The University of North Georgia's Student Newspaper




Native American History in Dahlonega: A story that needs to be told

Dahlonega has a strong connection to Native American history, and it’s a story that goes beyond the historical markers and the name of the town.

Native Americans were some of the first known settlers, and the Dahlonega area was a part of the Cherokee Nation. That was until Europeans found the land, and figured out that gold was abundant in the area. They pushed the Cherokee out and took over their land, as part of the Trail of Tears.

Dr. Tamara Spike, a history professor on the Dahlonega Campus, said that in Dahlonega “There used to be a small museum on the square that was run by a local group, but it died out in the pandemic. The gold museum also has a small exhibit.”

Spike noted that even the historical markers of Native American history around Dahlonega raise questions. She said, “The one outside the Gold Museum, for instance, refers to Native Removal as ‘bittersweet.’ What could be sweet about it?”

“But at the same point, community interest is high. A few of my students gave a talk at the library recently titled ‘Before it was Dahloenga,’ and it was the highest-attended event the library ever had.” Spike said. 

The interest is seen in other ways, too. The legend about Stone Pile Gap, at the intersection of Highways 60 and 19 is the gravesite of a Native American Princess, known as Trahlyta. It is said that if someone passes, they should place a rock on top of it for good luck. If someone were to tamper with it in any way, it’s said that the person will be cursed.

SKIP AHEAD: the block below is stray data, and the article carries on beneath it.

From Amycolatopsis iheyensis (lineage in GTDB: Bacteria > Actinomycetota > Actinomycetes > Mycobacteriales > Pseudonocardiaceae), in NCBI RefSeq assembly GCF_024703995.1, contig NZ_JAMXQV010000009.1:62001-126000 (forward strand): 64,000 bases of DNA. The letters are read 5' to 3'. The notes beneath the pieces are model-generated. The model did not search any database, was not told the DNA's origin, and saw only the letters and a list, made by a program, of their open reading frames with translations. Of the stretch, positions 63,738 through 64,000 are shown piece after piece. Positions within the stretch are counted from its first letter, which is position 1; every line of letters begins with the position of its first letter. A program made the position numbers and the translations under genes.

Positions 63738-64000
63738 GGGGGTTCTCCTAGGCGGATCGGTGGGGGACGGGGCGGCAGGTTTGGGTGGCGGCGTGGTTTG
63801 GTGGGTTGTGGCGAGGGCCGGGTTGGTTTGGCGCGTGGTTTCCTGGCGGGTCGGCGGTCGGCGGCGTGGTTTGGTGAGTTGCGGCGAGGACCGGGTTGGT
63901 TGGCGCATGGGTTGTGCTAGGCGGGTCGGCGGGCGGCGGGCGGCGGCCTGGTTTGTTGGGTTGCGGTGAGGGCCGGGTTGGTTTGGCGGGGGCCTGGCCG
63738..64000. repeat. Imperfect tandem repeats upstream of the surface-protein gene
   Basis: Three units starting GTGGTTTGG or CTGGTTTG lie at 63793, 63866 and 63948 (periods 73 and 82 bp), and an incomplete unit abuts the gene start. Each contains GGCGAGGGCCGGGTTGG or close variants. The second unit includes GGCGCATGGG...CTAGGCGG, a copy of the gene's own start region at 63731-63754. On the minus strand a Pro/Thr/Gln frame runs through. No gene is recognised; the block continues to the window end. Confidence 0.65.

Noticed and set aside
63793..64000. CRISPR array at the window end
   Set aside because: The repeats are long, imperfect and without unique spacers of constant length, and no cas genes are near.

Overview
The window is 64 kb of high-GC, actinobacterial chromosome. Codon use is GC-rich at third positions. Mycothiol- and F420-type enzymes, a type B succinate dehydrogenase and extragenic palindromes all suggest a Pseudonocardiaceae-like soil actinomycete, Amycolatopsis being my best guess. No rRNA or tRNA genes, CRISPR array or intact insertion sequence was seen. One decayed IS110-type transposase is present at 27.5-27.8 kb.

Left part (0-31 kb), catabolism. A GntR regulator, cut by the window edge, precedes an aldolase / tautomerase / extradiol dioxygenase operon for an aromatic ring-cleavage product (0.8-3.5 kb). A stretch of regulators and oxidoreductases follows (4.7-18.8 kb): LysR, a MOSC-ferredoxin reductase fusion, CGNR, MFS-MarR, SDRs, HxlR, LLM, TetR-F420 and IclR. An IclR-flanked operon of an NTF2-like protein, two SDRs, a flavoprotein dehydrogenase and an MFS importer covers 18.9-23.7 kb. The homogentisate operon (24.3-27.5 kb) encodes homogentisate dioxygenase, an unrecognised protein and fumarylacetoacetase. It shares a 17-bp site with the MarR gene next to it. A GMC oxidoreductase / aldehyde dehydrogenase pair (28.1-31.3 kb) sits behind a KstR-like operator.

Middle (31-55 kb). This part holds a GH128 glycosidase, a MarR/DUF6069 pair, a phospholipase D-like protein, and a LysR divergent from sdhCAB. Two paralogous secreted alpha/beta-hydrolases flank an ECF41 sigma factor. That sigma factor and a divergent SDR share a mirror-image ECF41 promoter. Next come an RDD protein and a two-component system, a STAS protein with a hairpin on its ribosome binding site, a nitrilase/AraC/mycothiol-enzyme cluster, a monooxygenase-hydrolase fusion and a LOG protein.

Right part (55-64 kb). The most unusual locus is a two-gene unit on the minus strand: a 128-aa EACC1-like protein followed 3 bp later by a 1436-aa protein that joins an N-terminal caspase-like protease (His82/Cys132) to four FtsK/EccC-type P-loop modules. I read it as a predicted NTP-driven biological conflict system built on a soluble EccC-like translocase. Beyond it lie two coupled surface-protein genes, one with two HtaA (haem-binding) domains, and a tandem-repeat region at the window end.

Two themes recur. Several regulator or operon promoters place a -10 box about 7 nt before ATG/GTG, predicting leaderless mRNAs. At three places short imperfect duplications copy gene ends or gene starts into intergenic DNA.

Over the years the pile of stones at her gravesite has grown, with countless rocks being placed on the grave, showing that there are people who still know and honor the history that Native Americans in the area.

Kennedy Altizer, an anthropology professor on the Dahlonega campus, says efforts are being made to increase awareness, “HAP (History, Anthropology, and Philosophy) is working diligently to tell a more complete story and include more native voices in that narrative.”

Leave a Comment
Donate to Vanguard

Your donation will support the student journalists of University of North Georgia. Your contribution will allow us to purchase equipment and cover our annual website hosting costs.

More to Discover
Donate to Vanguard

Comments (0)

All Vanguard Picks Reader Picks Sort: Newest

Your email address will not be published. Required fields are marked *